#1: the problem is treated (not entirely unfairly) as a standard, point-counterpoint “culture wars” type of problem: a debate, to put it most crassly, between pro-technology vs. anti-technology.  The dreaded “binary” which many of us hate passionately.

#2:  Meanwhile: most readers use both computers and pencils; or these days, pens.   I know I do.  As for reading: many people have Kindles or other readers; I do not.  I like a book in my hand.  But I admit, most of my reading these days is on screens.  Students are roughly half and half, with many going for the cheaper ebooks.  And anywhere you go these days, you see things like this:  do they frighten you, at all??  If so: why?

#3:  There is evidence that today’s college students have alleviated abilities to read longer works.  Some of that is anecdotal, but some of the evidence is pretty hard and valid, I’m afraid.  But is that good or bad?  There are those nasty binary terms again.  I know many academics hate those sorts of questions, but I get them so often from parents it is not even funny.  Parents, in a nutshell, are WORRIED about the kinds of habits they perceive in their children.  Are digital technologies/ screens changing young people, socially, in negative ways?  Is my teenaged child under siege from unseen forces?  (Probably…!)

#4: This issue tends to be understood in a generational way, more or less.  So young people/ “millennials” are often labeled the victims of a culture gone haywire:  “what’s wrong with these kids today!??”  Many older people are deeply frightened by all this, as I mentioned.  And yet, ironically….

#5: Meanwhile: some of the most “addicted” to their smartphones, some studies suggest, are actually older folks/ retirees.  This may be partly due to the growing loneliness of our urban, postmodern culture — at least, according to some critics.  And especially for shut-in seniors.  Connection is missing; so they go to the internet.  And “addiction” itself is an intriguing new concept being used more and more about digital technologies — for better or for worse.  Many students tell me they “learned” their digital behaviors from their own parents!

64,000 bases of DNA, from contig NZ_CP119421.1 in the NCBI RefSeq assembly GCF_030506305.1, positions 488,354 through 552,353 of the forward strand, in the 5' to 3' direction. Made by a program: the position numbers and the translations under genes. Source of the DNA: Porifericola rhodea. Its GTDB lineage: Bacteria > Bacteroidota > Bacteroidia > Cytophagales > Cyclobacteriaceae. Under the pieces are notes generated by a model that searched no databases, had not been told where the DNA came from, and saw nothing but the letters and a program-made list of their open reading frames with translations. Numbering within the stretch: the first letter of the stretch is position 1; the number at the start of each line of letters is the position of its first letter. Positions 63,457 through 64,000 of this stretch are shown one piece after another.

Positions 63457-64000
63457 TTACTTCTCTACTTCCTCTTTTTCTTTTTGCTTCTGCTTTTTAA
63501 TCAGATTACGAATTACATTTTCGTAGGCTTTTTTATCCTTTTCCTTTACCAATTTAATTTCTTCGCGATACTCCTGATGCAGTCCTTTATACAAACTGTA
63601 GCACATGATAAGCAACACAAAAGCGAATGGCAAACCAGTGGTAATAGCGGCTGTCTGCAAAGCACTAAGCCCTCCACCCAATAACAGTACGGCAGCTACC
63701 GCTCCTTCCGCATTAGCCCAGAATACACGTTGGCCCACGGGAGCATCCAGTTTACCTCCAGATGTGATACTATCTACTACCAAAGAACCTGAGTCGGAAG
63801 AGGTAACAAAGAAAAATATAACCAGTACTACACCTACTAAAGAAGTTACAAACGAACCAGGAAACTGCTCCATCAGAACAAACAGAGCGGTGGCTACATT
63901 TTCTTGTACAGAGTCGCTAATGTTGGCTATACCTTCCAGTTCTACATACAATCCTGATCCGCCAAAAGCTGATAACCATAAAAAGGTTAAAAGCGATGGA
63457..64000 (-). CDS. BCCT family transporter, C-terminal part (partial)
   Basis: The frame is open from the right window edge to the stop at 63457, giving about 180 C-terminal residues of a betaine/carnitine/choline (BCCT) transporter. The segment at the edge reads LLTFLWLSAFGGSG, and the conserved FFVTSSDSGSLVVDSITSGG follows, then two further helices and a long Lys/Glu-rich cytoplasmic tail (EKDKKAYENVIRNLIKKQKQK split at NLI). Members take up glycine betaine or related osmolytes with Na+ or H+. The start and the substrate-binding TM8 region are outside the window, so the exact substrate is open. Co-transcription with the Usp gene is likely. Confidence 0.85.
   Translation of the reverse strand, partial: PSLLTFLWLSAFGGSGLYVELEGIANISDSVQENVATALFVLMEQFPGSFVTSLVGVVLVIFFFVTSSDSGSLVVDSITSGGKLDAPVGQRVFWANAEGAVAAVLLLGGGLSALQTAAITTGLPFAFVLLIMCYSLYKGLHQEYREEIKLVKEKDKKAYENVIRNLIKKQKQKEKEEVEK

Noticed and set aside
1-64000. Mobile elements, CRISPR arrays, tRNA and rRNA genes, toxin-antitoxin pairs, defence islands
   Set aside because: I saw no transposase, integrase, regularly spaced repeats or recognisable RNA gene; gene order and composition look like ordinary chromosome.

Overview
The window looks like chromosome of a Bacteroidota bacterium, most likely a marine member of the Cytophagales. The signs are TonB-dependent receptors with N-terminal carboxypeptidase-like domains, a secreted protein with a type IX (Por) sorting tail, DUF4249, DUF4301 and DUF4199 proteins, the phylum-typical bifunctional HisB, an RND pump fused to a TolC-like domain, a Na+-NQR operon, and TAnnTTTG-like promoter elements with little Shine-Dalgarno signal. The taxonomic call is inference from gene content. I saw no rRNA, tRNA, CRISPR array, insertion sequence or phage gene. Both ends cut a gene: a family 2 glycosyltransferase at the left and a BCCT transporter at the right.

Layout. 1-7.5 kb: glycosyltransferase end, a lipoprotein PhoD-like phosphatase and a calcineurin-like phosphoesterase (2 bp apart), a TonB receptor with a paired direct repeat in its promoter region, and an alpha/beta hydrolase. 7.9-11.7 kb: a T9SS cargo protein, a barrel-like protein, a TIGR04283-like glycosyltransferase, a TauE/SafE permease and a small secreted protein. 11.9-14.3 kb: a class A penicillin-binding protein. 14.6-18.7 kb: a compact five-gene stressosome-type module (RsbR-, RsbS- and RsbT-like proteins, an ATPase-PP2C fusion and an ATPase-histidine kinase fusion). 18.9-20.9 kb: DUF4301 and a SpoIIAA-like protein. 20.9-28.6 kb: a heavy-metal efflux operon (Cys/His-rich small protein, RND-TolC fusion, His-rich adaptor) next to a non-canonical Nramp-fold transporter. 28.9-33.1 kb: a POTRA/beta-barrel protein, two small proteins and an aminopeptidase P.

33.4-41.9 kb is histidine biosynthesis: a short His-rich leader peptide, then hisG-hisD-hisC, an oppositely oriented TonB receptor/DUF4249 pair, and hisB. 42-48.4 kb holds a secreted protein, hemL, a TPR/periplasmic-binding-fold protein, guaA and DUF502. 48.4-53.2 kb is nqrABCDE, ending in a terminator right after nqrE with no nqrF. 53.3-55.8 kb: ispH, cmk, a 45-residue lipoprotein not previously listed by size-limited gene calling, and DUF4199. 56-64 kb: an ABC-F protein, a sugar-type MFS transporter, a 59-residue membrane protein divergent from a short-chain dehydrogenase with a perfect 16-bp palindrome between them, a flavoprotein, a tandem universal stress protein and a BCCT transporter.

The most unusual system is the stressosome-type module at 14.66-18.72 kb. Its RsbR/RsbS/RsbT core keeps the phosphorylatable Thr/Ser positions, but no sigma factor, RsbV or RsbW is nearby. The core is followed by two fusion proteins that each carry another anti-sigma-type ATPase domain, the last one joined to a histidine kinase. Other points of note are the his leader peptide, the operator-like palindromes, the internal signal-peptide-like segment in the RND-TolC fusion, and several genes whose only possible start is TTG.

#6: In addition: there is the so-called “sexual” aspect of the web & digital technologies — some of the unspoken phenomena of the web.  This element of desire is driving some of the most profitable parts of the web, but hardly anyone talks about it.  Maybe people like their privacy too much?  Because what happens in the Internet — stays in the Internet (except for browsing histories, which, we are now learning, are for sale to the highest bidder and probably are available to the NSA and other defense oriented types…).  Privacy is another thing we have only very recently thought much about …

Finally, and Most Importantly: #7You want to write?  You want to do real research??  Well, you better get busy training your own habits of attention: you know, the disciplines.  Like marathon running, reading Moby-Dick or The Brothers Karamazov doesn’t happen easily — not today, not ever.  But the training and the habits of people a hundred years ago were much better suited, it seems to me, for doing that kind of reading. (Conversely, today’s readers are a lot better at surfing the web and finding related materials on a topic than most readers in 1880!).  If you wish to become a serious reader, let alone writer, of long texts, one whose skills at analysis and recognition are superior to others of your same age, you will need to work very hard at it.  Put away the phone, turn off the bings of FB!  AND WE ARE ALL WRESTLING WITH THESE TEMPTATIONS!  So my resounding YES: we have agency over that 4-pound lump of gray matter we call the brain.  If you treat it well — it will treat you well.  Resistance is NOT futile!!!

Now: back to Facebook to see if I got some more “likes” for my pithy humor…